Hidden and Accidental Gluten Exposure in Celiac Disease

Arefa Cassoobhoy, MD, MPH


July 23, 2018

Hello. I'm Dr Arefa Cassoobhoy, a practicing internist, Medscape advisor, and senior medical director for WebMD. Welcome to Medscape Morning Report, our 1-minute news story for primary care.

Patients with celiac disease may be consuming more gluten than they realize.

A new study analyzed amounts of gluten excreted in stool and urine of people with celiac disease who were following a gluten-free diet.

The researchers found that these adults were still being exposed to an average of 150-400 mg of gluten a day. Up to 10 mg per day is considered safe.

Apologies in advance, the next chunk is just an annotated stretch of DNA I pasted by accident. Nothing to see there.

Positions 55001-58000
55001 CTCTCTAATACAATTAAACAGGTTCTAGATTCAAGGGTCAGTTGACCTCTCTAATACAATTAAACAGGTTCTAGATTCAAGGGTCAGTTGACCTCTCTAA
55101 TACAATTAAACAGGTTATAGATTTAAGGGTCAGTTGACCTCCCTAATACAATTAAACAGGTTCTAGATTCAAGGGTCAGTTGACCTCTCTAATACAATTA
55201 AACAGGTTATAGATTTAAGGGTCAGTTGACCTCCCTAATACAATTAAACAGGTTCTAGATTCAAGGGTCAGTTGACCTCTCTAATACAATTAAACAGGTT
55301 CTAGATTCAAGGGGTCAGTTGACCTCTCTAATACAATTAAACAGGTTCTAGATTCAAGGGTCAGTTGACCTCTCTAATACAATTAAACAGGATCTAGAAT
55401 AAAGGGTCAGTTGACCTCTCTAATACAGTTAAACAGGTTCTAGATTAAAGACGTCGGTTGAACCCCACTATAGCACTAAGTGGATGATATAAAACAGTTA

Gluten is found in foods made with wheat, rye, and barley. Some obvious sources of gluten include breads, pastas, beer, and malt vinegar. Patients have to be cautious about not-so-obvious sources and check for gluten in sauces, condiments, meat substitutes, candy, and drinks. Some medicines and supplements have gluten as well.

The study wasn't aimed at identifying sources of accidental gluten exposure but it does encourage us to tell our patients with celiac disease who are symptomatic that they need to re-evaluate their diet for hidden sources of gluten.

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